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How 12 Years of Being an Athlete Prepared Me for Customer Success

If I told you that being a competitive athlete makes you great at customer service, you’d probably find that hard to believe.

If I were in your shoes, I’d probably find it hard to believe too.

But there is more to this story than meets the eye. Let me back up.

My Athletic Journey Once upon a time, I was a little girl who loved to swim. From the age of six, I have been a competitive athlete and have competed (and performed well) on almost all levels of competition: local YMCA meets all the way up to a hybrid Junior National Championship.

I train 6 times per week for 1.5–2hrs each practice and this year, I broke the 24-second barrier in the 50 free for the first time, clocking in with 23.92.

Not to brag, but I am an excellent athlete.

But my excellence does not come from myself: my coach plays a central role in my success as an athlete. What Makes a Great Coach The difference between a bad coach and a great coach, is the coach’s ability to connect with their athletes and the coach’s willingness to serve.

One of the things that I love the most about my coach is his ability to do both. Having been an elite athlete in his time and a national champion in the 100m fly, he connects with me and my team by sharing his own experiences to help inspire us and give us a picture of what it takes to be great.

Also, whether it is flying across the country to support a swimmer at a particular competition, or simply moving training times around to best suit the swimmers he has proven to me time and time again his willingness to serve by inconveniencing himself to benefit myself or my team.

So, when I started coaching myself by teaching swim lessons at the downtown YMCA, that is what I kept in mind.

Ability to Connect and Willingness to Serve.

Interestingly enough, those two things above are relevant not only in the world of athletics, but in the world of customer success as well.

What Makes a Great Customer Success Rep When teaching people how to swim and helping address their fears or discomfort around water, I always remember to:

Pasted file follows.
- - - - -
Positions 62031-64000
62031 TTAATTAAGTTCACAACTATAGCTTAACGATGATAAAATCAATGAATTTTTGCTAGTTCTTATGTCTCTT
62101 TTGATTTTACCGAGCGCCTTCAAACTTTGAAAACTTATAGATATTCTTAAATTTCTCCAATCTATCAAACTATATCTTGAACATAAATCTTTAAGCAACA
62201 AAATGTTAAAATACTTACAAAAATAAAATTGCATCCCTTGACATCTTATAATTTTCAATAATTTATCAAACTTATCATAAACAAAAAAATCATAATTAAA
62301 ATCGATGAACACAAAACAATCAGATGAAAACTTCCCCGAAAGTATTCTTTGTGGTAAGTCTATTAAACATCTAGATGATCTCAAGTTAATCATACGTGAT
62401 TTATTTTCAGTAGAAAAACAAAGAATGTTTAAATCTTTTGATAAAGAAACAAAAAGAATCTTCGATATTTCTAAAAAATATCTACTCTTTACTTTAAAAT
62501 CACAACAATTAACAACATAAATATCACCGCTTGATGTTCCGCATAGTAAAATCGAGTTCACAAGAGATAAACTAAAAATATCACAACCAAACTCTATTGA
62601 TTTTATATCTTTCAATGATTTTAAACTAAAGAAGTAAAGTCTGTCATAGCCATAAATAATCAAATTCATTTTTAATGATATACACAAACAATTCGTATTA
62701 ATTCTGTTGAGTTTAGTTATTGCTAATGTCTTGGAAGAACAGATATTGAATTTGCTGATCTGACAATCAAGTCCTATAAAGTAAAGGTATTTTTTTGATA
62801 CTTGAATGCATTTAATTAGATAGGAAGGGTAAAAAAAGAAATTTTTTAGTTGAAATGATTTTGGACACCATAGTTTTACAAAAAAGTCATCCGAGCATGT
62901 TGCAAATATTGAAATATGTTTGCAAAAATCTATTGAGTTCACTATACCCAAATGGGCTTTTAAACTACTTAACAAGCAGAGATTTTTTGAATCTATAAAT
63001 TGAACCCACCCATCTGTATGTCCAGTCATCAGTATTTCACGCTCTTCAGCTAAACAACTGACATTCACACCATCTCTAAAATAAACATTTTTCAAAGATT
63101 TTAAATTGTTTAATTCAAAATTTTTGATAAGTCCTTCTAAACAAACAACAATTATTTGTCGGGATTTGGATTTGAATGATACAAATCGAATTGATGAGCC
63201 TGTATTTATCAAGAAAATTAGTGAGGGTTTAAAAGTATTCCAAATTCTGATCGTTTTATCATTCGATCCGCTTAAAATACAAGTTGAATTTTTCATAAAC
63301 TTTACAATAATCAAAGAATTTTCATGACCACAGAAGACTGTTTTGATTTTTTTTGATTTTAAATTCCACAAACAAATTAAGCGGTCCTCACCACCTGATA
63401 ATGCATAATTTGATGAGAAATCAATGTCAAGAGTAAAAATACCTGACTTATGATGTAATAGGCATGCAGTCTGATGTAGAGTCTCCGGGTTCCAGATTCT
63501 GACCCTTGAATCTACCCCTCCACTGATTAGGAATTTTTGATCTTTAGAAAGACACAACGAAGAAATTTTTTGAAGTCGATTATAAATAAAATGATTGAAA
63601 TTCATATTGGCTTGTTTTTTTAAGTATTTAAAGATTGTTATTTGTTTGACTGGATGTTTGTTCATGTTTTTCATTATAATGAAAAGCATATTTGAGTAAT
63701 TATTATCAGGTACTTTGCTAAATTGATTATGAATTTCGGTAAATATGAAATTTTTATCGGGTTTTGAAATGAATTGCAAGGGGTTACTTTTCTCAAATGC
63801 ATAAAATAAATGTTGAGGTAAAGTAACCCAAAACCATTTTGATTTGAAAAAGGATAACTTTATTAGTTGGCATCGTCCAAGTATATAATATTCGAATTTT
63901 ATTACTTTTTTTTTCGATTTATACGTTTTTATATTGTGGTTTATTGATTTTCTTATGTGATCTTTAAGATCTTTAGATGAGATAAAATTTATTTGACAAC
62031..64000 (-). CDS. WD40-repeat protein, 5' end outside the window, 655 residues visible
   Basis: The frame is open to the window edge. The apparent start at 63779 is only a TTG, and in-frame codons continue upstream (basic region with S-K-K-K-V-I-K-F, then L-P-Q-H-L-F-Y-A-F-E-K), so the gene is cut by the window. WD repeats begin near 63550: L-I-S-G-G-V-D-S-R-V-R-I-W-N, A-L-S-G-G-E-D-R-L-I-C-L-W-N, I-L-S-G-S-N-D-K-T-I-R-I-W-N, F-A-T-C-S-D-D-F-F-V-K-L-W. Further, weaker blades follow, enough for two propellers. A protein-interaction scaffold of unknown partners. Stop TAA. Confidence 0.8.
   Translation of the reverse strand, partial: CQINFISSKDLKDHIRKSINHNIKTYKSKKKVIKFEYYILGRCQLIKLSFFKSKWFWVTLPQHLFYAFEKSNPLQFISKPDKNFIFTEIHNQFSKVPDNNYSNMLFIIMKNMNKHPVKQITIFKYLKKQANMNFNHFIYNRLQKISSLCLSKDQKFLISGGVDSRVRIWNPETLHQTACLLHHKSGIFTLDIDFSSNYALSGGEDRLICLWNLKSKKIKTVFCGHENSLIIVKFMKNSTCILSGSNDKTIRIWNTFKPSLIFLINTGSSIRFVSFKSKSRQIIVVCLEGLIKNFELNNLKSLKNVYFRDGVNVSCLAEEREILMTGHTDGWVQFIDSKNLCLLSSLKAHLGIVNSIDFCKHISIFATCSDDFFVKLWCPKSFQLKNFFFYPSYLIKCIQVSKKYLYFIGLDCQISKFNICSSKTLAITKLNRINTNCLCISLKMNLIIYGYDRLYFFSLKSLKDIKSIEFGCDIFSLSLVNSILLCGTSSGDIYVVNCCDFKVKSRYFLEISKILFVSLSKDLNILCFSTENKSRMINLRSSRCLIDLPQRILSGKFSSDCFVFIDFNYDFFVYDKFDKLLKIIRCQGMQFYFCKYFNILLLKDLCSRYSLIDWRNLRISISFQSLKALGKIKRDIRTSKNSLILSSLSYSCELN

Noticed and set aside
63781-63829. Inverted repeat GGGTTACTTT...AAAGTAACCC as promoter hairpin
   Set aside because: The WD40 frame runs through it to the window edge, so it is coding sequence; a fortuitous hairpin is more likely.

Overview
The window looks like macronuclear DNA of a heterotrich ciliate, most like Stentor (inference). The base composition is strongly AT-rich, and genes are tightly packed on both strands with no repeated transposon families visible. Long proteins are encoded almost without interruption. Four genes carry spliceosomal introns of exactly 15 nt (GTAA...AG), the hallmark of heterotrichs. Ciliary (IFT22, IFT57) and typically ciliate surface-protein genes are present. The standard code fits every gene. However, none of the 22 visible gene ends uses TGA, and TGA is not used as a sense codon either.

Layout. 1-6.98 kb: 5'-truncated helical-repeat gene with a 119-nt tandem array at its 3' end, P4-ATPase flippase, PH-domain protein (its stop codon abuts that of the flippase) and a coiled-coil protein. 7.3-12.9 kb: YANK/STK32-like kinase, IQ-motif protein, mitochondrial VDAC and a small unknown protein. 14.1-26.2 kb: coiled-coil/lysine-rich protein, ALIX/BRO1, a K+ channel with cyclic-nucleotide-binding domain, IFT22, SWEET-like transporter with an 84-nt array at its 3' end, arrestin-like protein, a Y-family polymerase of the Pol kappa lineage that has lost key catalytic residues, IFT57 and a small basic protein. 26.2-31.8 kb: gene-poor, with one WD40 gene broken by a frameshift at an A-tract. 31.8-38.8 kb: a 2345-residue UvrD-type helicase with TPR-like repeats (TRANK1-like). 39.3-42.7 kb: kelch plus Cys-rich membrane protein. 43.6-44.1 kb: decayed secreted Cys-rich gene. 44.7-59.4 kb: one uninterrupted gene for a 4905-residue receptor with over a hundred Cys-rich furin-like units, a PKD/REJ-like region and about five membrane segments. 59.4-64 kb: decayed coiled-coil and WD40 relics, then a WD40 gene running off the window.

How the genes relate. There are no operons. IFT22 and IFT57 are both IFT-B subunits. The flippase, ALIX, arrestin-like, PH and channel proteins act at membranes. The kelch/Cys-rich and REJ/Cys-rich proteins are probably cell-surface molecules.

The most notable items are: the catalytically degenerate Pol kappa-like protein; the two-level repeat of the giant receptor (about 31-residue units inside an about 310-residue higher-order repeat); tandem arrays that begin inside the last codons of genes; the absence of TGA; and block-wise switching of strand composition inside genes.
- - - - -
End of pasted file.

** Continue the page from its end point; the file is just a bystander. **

• Empathize with their struggles by sharing my own experiences to show them that I understand what they are going through.

  • Brainstorm various unique ways to help address their situation and help them learn to swim as quickly and easily as possible.

  • Acknowledge their personal life outside of the pool and how it can affect their performance or willingness to swim.


When serving customers and helping them answer their questions or resolve their concerns, I always remember to:

  • Empathize with their struggles regarding the service or product that they have questions about.

  • Brainstorm various unique ways to help address their situation and resolve their problem as quickly and easily as possible.

  • Acknowledge whatever negative (or positive) emotions they might have because of their personal experiences with the product or service.

Notice any similarities?

The same things that made my coach a great coach — and similarly made me a great coach — make me great at customer success as well.

How to See the World Through Other People’s Eyes Because I was an athlete with a great coach — and then a great coach of athletes as well — I learned how to see the world through the eyes of the people I served.

I saw the world through the eyes of someone eager but struggling to swim well and so I was able to teach effectively and with care.

I saw the world through the eyes of someone who wanted a product but had questions or who wanted a service but was dissatisfied and so was able to serve effectively and with care as well.

So, whether you are serving customers at an online apparel shop or serving at a neighborhood cafe, use your past experiences to advance your skills in customer success and service.

Remember when someone served you, remember what they did to make a positive impact on your life, and then replicate that same behavior with the customers you serve today. That is what I did, and that is how 12 years of being an athlete prepared me for customer success.


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